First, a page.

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USA 2011
Directed by
Bill Jersey / Jason Cohn
84 minutes
Rated PG

Reviewed by
Bernard Hemingway
3 stars

Eames: The Architect And The Painter

Bill Jersey and Jason Cohn’s documentary about Charles Eames and his wife, Ray, is a well-rounded introduction to one of the iconic design teams of American Modernism. As is the wont of such fare these days also serves as somewhat of a revision of the importance of Ray Eames, often assumed to be the brother of her better-known spouse.

Everyone with a even a passing knowledge of 20th Century design will know the Eames chairs, manufactured and distributed by the Herman Miller company, but this film gives us a survey of their wide-ranging output as product designers, architects and somewhat surprisingly, what we would these days probably describe as media and advertising consultants.

Charles Eames who was trained as an architect arrived in California towards the end of World War ii and opened a design studio with his second wife, Ray, a painter. With their motto “the best for the least for the most” they became leading designers of the new suburban housing boom, combining austere Bauhaus functionalism with pleasing decorative appeal. One might say, broadly speaking that Charles was responsible for the former, Ray for the latter.  Their later equally pioneering work for titans of consumer capitalism such as Westinghouse and I.B.M. place them at the forefront of the Modernist utopian American-style.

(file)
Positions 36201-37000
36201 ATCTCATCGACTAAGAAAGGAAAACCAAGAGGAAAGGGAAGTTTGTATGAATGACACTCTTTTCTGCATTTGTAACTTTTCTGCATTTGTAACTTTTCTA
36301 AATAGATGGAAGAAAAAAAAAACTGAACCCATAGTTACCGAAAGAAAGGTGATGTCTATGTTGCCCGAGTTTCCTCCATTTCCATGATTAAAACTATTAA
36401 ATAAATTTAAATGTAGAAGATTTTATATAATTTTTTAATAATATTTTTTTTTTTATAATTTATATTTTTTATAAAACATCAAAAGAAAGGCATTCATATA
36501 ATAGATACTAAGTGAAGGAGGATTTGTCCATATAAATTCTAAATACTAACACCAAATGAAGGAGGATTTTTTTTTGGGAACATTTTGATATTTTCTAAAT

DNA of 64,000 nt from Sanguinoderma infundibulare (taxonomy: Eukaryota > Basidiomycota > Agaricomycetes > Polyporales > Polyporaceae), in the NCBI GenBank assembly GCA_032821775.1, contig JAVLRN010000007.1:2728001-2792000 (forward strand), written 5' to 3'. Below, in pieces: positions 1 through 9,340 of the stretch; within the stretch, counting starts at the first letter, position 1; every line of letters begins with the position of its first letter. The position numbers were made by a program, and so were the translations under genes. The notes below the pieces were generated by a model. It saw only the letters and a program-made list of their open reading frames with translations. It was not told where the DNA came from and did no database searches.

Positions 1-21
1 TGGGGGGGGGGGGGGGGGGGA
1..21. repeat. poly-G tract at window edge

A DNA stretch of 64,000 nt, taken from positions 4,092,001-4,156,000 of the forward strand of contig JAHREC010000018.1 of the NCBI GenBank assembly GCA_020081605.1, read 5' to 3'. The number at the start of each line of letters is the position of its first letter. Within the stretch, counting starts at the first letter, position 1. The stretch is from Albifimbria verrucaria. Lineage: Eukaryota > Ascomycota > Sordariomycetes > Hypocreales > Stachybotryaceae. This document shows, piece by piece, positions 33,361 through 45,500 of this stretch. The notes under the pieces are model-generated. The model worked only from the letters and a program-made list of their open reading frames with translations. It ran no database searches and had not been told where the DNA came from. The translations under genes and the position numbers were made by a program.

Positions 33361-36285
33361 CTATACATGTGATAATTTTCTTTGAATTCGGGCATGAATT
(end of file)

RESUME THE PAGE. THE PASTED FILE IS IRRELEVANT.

Whilst serving as a stimulating survey of the Eames’s output, the documentary which is narrated by James Franco also asks questions about the extent to which Charles Eames took the credit for the work of his student emlpyees, and in particular the contribution of his wife. Of course such questions are driven by our more politically-correct, entitled times and do not claim any Machiavellian intent.  Back then young designers were simply happy to work in a creative environment driven by a spirit of creative collaboration. Equally too, the wife-as-handmaid was simply a given, something we see played out in an excruciating 1950s television show on which the couple appeared.  Needless to say the reality was different and a somewhat sad note is introduced by the waning of the Eames marriage and the marginalization of Ray who tried to keep the studio going after the death of the charismatically handsome Charles in 1978 (she died ten years later to the day).

Eames: The Architect And The Painter crams a lot into its short running time and as a result skims the surface of its subject-matter but as an introduction to the Eames oeuvre it is rewarding viewing,




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